/ Accelerators

IE8 Beta goes public - and what are those new features?

Or to be more specific, what the hell are the "Accelerators" and the "Web Slices"?

You can download the Internet Explorer 8 Beta from //www.microsoft.com/windows/internet-explorer/beta/default.aspx.  Overall, it's quite an interesting update - and most noticeably it shows a distinct push on the innovation front.  Since I'm talking about it, I'll go over a few of the noticeable new features, and then get onto the specifics of the "accelerator" and "web slices" features.

Imitation

Is the sincerest form of flattery, you know.  IE8 maintains a lot of the IE7 layout, but it has a lot of features that look like they've been ripped right out of Google Chrome - right down to the naming conventions and feature sets.  They've even toned down the shiny 'Web 2.0' graphics for more flat graphics, and used colour-coded tabs and warnings.  It's looking promising for developers too - instead of the development tools being an add-on, they're built into the application.  There's a developer panel with the hierarchical information and inheritance patterns like which Firebug gives Firefox, and the system memory profiling that Chrome offers users.  It's like Christmas come early.

Oh, and there's 'InPrivate' browsing, aka 'Incognito', aka 'porn-mode'.

Innovation

It appears that Microsoft aren't content to just sit around poaching ideas from other browsers, either.  Some of the new features are called 'Accelerators' and 'Web Slices'.  Never heard of them?  Nope, neither had I.  And neither had many other people - presumably because this appears to all be powered by a new Microsoft-invented technology.

What are Accelerators?

Well, it seems like Accelerators are an enhanced form of the OpenSearch microformat - the one that powers that search box in the top right hand of Internet Explorer and Firefox.  Only now, with a bit of browser integration jiggery-pokery, you can have your search results accessible from the right-click menu of the browser.

You can read all about the technology behind Accelerators (imaginatively called OpenService) at the MSDN site: //msdn.microsoft.com/en-us/library/cc304166(VS.85).aspx

What are Web Slices?

It looks like these are an enhanced form of the good old bookmark.  They certainly seem to appear in the same place as the good old bookmark.  What's different is that they have a preview window associated with them, and presumably from the development side of things you first have to make a stand-alone portion of the page that can be loaded (much like you would an AJAX page I guess) and then add the IE-specific browser integration stuff to your HTML pages.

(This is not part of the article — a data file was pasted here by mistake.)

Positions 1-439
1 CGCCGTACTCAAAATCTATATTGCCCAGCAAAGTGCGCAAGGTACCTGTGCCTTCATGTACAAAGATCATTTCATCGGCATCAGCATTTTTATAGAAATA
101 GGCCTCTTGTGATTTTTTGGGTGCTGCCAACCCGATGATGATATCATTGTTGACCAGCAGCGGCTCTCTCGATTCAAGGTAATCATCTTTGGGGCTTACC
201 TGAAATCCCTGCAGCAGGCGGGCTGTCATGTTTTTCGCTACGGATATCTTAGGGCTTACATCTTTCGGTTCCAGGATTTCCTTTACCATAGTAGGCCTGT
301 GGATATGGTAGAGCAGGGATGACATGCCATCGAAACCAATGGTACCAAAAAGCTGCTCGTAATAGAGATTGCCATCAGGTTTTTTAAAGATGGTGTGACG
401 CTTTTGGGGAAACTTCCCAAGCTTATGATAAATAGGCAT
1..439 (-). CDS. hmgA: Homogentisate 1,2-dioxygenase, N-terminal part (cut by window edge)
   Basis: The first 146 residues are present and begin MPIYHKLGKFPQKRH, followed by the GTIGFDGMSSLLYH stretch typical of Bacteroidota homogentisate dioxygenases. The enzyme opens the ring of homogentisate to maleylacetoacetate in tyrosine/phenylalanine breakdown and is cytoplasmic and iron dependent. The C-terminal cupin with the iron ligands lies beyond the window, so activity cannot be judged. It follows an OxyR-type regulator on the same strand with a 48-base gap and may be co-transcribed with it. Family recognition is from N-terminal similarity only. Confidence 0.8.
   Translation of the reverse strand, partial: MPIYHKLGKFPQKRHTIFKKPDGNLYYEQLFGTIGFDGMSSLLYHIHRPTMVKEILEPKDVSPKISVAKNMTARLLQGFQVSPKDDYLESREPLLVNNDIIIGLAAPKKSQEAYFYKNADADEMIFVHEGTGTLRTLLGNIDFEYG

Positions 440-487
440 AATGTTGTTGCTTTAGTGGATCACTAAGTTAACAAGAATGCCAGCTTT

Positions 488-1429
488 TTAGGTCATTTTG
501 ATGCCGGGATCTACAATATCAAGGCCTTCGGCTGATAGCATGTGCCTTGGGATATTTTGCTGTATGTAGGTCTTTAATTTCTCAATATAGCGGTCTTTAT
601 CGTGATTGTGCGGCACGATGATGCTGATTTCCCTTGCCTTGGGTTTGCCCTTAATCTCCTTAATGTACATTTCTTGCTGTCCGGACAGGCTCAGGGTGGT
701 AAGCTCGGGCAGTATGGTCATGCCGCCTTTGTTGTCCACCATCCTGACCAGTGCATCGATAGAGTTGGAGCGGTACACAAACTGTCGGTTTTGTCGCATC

You can read the Microsoft Developer Network documentation and tutorials at: //msdn.microsoft.com/en-us/library/cc956158(VS.85).aspx

Demo:

If you've got Internet Explorer 8, then you might want to check out the IE8-enabled ebay demo page: //ie8.ebay.com/

What do I think of them?

I'm a bit wary of these new features, and what they represent for developers.  We bemoan Internet Explorer for not innovating, but when they do start innovating they bring in all kinds of new formats and technologies which they've made themselves.  Which then means we have to go making browser-specific scripts and hacks to make everything work... which we'll moan even more about - after all, we've spent years building around the existing differences in browsers, and have only recently managed to lumber into the light of universal, cross platform, technologies.  And then they throw more in the mix!

In addition to that, I find the whole iconised-rollover thing that the Web Slices have going on is a bit over the top, and will likely annoy the hell out of me if I start seeing it pop up everywhere.  Maybe that's just the Ebay demo page, but I don't like the idea.  But then, maybe I'm just disliking change because it's change.

And the Accelerators?  Nice idea, but a little over the top on the right-click menu, if you ask me.

That's not to say the ideas are bad or not useful, just more that I don't like them.  Yet.

James Ford

James Ford

Front End web developer, author of the Flash Facebook Cookbook and Senior Developer at Deeson.

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